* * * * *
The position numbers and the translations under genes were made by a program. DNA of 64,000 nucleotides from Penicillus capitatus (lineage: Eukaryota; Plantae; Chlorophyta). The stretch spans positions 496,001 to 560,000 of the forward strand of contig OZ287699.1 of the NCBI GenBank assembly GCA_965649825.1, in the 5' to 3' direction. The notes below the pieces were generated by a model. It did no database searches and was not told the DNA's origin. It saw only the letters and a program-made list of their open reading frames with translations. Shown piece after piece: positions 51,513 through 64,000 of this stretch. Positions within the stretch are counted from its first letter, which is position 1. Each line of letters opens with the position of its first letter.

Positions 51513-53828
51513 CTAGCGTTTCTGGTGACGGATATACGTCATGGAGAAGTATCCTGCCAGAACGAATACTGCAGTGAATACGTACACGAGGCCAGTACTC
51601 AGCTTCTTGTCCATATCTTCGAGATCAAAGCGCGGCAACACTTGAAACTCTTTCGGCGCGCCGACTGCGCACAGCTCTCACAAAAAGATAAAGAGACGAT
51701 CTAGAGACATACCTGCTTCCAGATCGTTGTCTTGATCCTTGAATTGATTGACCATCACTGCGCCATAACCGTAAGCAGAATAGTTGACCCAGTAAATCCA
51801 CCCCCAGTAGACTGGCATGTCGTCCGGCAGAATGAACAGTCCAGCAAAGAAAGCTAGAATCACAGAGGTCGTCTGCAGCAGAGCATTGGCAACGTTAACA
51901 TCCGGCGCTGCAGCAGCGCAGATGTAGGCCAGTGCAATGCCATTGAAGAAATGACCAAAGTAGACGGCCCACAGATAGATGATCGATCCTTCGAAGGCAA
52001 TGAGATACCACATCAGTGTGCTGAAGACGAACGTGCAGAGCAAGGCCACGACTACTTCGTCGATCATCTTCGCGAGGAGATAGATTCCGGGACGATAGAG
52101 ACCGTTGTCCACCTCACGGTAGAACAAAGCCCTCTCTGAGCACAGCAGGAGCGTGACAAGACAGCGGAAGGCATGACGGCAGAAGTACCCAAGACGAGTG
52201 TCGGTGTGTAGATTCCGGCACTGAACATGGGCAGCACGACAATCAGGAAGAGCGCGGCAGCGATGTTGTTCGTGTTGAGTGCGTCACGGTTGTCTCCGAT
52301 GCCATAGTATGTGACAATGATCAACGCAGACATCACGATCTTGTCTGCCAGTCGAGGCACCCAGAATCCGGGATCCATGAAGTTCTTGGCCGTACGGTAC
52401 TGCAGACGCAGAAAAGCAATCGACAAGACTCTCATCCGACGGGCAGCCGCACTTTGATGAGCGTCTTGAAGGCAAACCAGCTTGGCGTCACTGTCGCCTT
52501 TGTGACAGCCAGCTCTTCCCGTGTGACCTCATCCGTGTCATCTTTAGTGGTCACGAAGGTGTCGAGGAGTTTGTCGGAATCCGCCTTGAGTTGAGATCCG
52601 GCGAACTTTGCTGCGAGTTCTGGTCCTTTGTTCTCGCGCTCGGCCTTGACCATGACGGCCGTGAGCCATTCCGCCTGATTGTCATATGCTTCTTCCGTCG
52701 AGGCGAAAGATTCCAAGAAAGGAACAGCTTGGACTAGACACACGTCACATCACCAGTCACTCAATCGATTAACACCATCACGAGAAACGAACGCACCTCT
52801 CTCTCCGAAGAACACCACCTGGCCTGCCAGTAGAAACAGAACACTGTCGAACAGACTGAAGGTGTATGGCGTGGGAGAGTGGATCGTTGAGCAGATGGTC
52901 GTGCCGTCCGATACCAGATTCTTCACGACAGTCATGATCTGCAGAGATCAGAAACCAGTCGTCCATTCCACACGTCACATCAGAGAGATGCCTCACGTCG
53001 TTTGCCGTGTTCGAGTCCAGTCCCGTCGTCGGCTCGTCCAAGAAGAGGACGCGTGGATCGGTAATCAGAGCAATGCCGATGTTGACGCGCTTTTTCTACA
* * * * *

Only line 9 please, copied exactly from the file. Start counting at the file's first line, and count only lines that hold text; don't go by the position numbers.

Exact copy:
52101 ACCGTTGTCCACCTCACGGTAGAACAAAGCCCTCTCTGAGCACAGCAGGAGCGTGACAAGACAGCGGAAGGCATGACGGCAGAAGTACCCAAGACGAGTG